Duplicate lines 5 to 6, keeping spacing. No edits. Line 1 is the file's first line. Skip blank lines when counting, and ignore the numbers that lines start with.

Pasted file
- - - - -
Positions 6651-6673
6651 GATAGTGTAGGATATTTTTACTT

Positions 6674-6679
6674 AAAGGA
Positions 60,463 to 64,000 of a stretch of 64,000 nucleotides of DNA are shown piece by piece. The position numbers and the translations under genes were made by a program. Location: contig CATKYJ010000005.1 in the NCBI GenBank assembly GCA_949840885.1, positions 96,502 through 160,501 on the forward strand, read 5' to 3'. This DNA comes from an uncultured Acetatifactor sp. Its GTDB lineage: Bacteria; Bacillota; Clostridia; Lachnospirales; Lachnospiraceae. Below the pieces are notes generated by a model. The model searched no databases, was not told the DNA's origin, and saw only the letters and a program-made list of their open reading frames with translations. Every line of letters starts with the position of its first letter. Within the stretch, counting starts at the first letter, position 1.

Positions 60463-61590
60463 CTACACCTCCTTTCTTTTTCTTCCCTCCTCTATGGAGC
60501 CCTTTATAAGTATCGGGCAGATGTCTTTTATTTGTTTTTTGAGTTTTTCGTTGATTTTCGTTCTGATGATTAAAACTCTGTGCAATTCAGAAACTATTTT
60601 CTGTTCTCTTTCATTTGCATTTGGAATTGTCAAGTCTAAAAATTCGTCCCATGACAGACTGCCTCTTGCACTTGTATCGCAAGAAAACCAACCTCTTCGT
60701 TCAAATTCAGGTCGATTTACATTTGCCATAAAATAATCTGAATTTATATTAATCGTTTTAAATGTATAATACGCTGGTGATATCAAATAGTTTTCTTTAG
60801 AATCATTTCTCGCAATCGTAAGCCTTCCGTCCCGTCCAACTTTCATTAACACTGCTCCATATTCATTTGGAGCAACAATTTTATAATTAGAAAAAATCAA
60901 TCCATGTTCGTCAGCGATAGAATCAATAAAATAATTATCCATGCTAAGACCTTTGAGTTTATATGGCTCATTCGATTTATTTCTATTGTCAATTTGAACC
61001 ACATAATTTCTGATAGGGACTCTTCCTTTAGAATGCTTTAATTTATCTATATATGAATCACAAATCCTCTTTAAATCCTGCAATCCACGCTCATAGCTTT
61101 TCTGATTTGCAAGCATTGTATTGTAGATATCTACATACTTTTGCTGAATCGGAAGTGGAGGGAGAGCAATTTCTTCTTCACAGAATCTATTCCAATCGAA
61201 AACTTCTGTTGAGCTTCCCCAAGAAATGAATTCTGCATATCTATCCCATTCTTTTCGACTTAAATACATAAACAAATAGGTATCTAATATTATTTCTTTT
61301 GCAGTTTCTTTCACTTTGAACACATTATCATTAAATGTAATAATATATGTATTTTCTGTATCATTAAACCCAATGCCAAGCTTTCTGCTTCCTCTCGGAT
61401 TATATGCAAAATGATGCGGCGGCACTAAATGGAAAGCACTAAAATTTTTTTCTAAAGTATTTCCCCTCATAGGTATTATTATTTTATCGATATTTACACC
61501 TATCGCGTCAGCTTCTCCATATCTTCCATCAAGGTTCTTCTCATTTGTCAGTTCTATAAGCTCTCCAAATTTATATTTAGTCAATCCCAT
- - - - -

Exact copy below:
Positions 60,463 to 64,000 of a stretch of 64,000 nucleotides of DNA are shown piece by piece. The position numbers and the translations under genes were made by a program. Location: contig CATKYJ010000005.1 in the NCBI GenBank assembly GCA_949840885.1, positions 96,502 through 160,501 on the forward strand, read 5' to 3'. This DNA comes from an uncultured Acetatifactor sp. Its GTDB lineage: Bacteria; Bacillota; Clostridia; Lachnospirales; Lachnospiraceae. Below the pieces are notes generated by a model. The model searched no databases, was not told the DNA's origin, and saw only the letters and a program-made list of their open reading frames with translations. Every line of letters starts with the position of its first letter. Within the stretch, counting starts at the first letter, position 1.

Positions 60463-61590